The Professor climbed back in the window with a pan of fresh snow for her morning tea. She set it on top of the stove to melt and shoved few more compressed sticks of shredded paper into the glowing embers.
Not that she had an actual Doctorate, of course. It was a title awarded by the last survivors who had shared the city with her before they too fled south. She had always felt it was accurate enough. She had grown up here, after all, amongst the university’s treasures, as the Snows came, and stayed with them now, even in the face of the encroaching Ice. She had done her best to pass as much of her haphazard array of humanity’s legacy on to the refugees and their children, too. She rather felt that had to outweigh a roll of paper or two, in the grand scheme of things.
The melting snow hissed in the kettle. She sat back on a pile of different editions of Shakespeare and absently patted the slightly motheaten ears of a stuffed Bengal tiger she had rescued from the zoology museum before the glass walls had given way under the weight of snow. Her cat, Edward, was out somewhere, though he would almost certainly return when she starting heating breakfast.
The kettle began to sing. She poured it out into the teapot. This was probably the last pot these leaves would do, so best to leave it to brew awhile.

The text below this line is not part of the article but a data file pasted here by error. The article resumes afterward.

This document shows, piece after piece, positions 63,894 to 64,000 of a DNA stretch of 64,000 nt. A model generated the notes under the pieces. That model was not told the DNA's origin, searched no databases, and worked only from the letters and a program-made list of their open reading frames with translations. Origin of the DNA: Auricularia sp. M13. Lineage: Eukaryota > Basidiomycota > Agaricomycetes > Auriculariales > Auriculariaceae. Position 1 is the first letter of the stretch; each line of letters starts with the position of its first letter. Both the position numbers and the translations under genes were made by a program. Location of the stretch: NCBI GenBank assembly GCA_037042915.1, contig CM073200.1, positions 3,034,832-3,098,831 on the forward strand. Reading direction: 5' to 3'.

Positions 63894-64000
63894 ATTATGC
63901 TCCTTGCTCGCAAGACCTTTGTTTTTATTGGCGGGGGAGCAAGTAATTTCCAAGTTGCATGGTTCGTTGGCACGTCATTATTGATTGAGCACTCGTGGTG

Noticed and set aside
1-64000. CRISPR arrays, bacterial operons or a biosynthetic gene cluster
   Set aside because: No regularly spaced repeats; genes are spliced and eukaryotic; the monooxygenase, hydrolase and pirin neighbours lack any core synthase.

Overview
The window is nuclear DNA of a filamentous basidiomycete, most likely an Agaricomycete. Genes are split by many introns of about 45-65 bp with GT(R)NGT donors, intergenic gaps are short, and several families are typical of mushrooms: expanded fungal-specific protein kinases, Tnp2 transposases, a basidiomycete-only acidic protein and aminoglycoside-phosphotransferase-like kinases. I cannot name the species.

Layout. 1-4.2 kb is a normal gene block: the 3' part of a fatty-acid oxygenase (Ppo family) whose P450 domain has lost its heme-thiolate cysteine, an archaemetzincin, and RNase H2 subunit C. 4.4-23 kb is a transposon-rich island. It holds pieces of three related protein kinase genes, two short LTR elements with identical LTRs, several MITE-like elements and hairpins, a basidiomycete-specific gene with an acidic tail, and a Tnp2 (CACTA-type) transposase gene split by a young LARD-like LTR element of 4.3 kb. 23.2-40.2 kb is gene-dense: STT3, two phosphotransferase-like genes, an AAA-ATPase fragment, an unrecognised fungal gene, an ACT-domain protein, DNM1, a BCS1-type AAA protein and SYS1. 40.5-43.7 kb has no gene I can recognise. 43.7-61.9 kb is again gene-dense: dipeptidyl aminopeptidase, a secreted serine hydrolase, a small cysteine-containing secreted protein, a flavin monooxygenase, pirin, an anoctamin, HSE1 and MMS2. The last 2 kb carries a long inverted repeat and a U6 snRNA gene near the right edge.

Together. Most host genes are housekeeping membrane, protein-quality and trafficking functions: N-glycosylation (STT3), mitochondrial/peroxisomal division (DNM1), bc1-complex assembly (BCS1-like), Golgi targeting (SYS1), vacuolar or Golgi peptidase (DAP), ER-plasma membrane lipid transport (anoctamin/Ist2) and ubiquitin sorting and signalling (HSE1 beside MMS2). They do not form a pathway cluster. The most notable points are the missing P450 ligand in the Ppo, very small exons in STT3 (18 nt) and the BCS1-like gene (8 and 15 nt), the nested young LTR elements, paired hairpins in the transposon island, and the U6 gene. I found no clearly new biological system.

She pulled her gloves back on and her scarf up over her mouth and nose as she climbed the cramped spiral staircase to her observation tower. Before she even reached the telescope, the gleam beyond the dark horizon told her the glaciers had grown closer.
She sat down anyway and began to focus the telescope. Another month, perhaps?
She was the Professor, after all. Knowledge her been her life. These observations might mean everything to the scientists in the south, and she had cut the electric heater to make sure she could power the data uplink for at least an hour a day. The knowledge would survive beyond her.
There was a soft miaow by her ankle. Edward had padded up silently along the rooftops and was rubbing his head affectionately against her knee. “Ten minutes, sweetheart, then tuna time,” she promised him as she gathered him up. He immediately climbed onto her shoulders and slunk into the neck of her anorak; a warm, purring scarf. She had tried to send him off with the Alis when they left, but he had come back on his own. Cats go where they will, she supposed.
A truth for the end of the world. She nestled his soft fur against her cheek as she focused the scope on the humped shapes of the far hills on the horizon.
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